The company’s announcement follows the recent establishment of Food and Drug Administration guidelines that will require food manufacturers to disclose the amount of trans-fat on food labels by 2006.

"Monsanto researchers are looking at ways to enhance soybeans so that they are healthier and, in turn, can reduce risks that lead to cardiovascular disease," said David Stark, Monsanto's vice president of Global Industry Partnerships. Stark made the announcement today at the American Dietetic Association's annual meeting in San Antonio.

"It is our hope that these enhanced soybeans will provide economic and environmental benefits for growers, and healthier agricultural solutions for consumers who are concerned about their intake of unhealthy fats."

Specifically, Monsanto is applying conventional breeding techniques to produce a soybean low in linolenic acid. The process of hydrogenation reduces the amount of linolenic acid in soy oil and creates trans-fatty acids. This soybean would produce a soy oil that reduces the need for hydrogenation, and, in turn, could help reduce trans-fats in many foods and even eliminate trans-fats in some.

This product, which is currently being tested both in the field and laboratory, should be available in limited quantities in time to meet the federal government's 2006 labeling guidelines for trans-fats in food products.

Monsanto also is applying conventional breeding techniques to produce a soybean high in oleic acid. This soybean, which also would be low in linolenic acid, would produce soy oil high in levels of healthy monounsaturated fat.

Once commercialized, the company intends to offer these traits in conjunction with its popular Roundup Ready technology, which has become the product of choice for American soybean growers.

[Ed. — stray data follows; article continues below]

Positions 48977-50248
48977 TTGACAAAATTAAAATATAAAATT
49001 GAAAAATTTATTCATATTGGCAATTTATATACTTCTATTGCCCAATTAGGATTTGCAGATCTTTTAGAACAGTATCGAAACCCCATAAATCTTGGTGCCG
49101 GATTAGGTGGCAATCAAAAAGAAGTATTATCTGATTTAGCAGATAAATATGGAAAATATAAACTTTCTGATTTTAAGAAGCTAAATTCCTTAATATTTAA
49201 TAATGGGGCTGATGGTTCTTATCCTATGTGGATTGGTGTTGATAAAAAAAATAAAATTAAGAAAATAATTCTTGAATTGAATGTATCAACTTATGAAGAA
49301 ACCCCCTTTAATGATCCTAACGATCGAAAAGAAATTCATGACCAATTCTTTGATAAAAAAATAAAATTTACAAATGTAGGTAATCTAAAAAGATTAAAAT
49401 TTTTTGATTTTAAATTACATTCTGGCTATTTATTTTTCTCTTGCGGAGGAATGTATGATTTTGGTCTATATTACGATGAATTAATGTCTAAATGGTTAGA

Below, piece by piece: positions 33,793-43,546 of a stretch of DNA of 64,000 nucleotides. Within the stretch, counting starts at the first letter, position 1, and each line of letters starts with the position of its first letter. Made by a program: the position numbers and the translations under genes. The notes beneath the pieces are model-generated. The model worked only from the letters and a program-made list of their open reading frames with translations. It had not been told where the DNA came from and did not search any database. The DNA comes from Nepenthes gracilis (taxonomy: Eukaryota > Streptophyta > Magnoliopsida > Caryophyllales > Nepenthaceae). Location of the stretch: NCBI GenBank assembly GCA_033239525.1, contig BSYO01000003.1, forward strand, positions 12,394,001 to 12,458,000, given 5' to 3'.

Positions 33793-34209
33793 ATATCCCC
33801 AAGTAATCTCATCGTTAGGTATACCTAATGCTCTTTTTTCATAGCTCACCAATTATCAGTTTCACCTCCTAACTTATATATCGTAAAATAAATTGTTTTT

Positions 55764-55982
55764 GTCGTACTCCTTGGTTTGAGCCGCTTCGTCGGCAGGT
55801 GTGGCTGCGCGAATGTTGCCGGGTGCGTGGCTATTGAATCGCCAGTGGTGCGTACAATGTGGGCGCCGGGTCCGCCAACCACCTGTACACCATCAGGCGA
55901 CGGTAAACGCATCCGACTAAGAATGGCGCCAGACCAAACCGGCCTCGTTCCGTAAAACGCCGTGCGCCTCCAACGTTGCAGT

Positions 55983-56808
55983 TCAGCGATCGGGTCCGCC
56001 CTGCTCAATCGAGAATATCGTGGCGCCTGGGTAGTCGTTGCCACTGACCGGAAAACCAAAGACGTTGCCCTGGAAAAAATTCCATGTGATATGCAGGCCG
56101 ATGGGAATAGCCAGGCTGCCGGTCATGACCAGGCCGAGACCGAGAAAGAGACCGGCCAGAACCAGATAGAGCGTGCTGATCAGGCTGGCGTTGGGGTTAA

Finally, Monsanto will apply biotechnology to develop a soybean that will enable the production of a trans- and saturated fat-free soy oil, the first natural oil that could make the claim of being saturated fat-free.

"Monsanto is committed to developing products that benefit growers, and to providing new products that deliver tangible benefits to consumers, including enhanced nutrition," Stark said.

Trans-fats, which are produced through the hydrogenation of soy oil to increase its shelf life or the solid nature of the fat, have been found to raise total blood cholesterol levels and levels of LDL cholesterol, or "bad" cholesterol, and may contribute to the risk of cardiovascular disease.

Monsanto also is researching other quality improvement traits focused on delivering benefits to consumers. For example, the company is researching an oilseed crop that could produce a vegetable oil enriched with Omega-3 fatty acids. Omega-3 fatty acids, typically found in fish oil, have been shown to play a part in keeping cholesterol levels low, stabilizing irregular heart beat (arrhythmia), and reducing blood pressure.

"Given the early stage of development of this research, we are working closely with academics, food companies, consumer advocates and other stakeholders to carefully develop our strategy for potential future products," Stark said.

"Ultimately, it is our hope that an Omega-3 enriched oil could provide consumers with a new tool against heart disease."

Monsanto's research on quality enhancements to soy oil is consistent with the objective of the United Soybean Board's Better Bean Initiative (BBI), a program created to enhance soybean oil and meal composition.

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